There are many technology partners and applications (e.g. inMarket, Shopkick, Swirl) in this arena and the growth in the next three years is inevitable. A study conducted by beacon platform Swirl found that 73 percent of shoppers who received a beacon-triggered message on their smartphone said it increased their likelihood of making a purchase during a store visit, while 61 percent said the message would prompt them to visit the store more often.


However, beacon technology does not only help the marketing. It can be a very powerful analytics tool for retailers to understand the in-store behavior of users. The applications of this kind of data are many, including inventory management and store layout design.



This sense is another key element in the whole omnichannel discussion. Let’s give a context to the sense called: Interface. It is essentially all kinds of customer-facing services, applications, and even the store experience. I want to focus more on the in-store experience part of the equation in this context. Last year, for example, Nordstrom implemented a new function on its hand-held mobile checkout devices in Nordstrom Rack stores. Dubbed Search & Send, the new function allows salespeople to use mobile registers to search entire Rack inventory for desired items and sizes and have the items delivered to the customer. Search & Send is available on more than 18,000 devices company-wide.

Another interesting trending program is the Curbside Pickup program. The curbside pickup has become increasingly popular with major retailers like Best Buy and Nordstrom, and even on the grocery side of retail, as Meijer has also been testing the omnichannel solution. For Best Buy, the curbside pickup has seen significant success as the company said it is processing thousands of orders a week.

Beacon technology can also change the whole experience of customers with the store representatives. Mobile loyalty programs are on the rise, and that can also give a substantial opportunity for the representatives to know about their loyal customers’ in-store via mobile apps designed for the internal use with iBeacons.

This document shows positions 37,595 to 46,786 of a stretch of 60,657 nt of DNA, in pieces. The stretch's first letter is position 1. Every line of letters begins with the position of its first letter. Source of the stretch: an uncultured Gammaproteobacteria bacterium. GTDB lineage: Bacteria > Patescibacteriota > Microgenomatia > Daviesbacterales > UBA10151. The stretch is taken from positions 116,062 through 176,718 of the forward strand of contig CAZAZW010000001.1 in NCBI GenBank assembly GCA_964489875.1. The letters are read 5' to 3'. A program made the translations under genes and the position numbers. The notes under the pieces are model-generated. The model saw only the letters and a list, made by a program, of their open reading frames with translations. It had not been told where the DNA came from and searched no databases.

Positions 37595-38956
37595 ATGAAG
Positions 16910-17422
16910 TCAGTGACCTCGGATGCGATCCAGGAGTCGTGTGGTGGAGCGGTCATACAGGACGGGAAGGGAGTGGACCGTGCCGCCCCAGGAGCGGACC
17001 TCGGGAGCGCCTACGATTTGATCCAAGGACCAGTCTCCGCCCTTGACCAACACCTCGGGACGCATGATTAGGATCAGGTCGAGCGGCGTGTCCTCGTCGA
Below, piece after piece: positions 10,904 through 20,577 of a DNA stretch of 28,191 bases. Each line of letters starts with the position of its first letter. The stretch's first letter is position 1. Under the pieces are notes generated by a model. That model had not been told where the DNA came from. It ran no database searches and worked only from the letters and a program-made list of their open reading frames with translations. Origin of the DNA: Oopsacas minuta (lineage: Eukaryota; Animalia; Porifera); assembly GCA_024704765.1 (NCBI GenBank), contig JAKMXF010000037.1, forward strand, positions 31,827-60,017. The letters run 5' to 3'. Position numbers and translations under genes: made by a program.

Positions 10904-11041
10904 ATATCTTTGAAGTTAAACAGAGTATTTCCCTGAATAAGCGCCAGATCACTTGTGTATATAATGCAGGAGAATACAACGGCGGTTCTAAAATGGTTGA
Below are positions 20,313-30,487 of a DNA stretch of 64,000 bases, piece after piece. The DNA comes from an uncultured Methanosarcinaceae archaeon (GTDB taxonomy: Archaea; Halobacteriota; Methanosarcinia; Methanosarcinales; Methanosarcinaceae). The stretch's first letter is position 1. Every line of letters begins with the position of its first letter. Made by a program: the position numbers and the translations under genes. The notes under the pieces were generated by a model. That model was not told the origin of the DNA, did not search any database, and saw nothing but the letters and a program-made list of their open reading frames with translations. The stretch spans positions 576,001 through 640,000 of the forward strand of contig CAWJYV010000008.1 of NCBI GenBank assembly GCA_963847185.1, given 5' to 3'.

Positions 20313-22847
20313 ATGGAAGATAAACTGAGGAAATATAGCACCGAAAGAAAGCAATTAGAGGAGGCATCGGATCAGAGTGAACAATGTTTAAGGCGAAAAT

The home improvement sector is doing an exceptional job with omnichannel marketing, especially in social media. Stores such as Lowe’s and Home Depot have created social communities where consumers can get help planning and buying for projects. Shoppers are encouraged, inspired, and supported with service and instruction.

Furthermore, Nordstrom (another leader in omnichannel efforts) recently made it possible to buy the items featured on Instagram instantly. Workers at Nordstrom also merchandise stores using input from its Pinterest page. Items that are popular on the social media site are featured more prominently on the sales floor.



This is another sense that needs an explanation for the retail setting. Live applies to anything real-time. In the retail setting, it is all about real-time marketing and personalization based on the context of the customer (e.g. location, time, online/offline behavior, even weather, etc.)

One good example of this is the email campaign Yahoo Travel tailored for its customers. The email included a voting option among two choices to travel (Hawaii or Tahiti), asking customers. This voting functionality encouraged subscribers to participate in gamified email while allowing Yahoo to progressively profile and segment by subscriber preference going forward.

I am very excited to be part of the Office Depot team, that is working on many interesting projects to make omnichannel a reality in retail.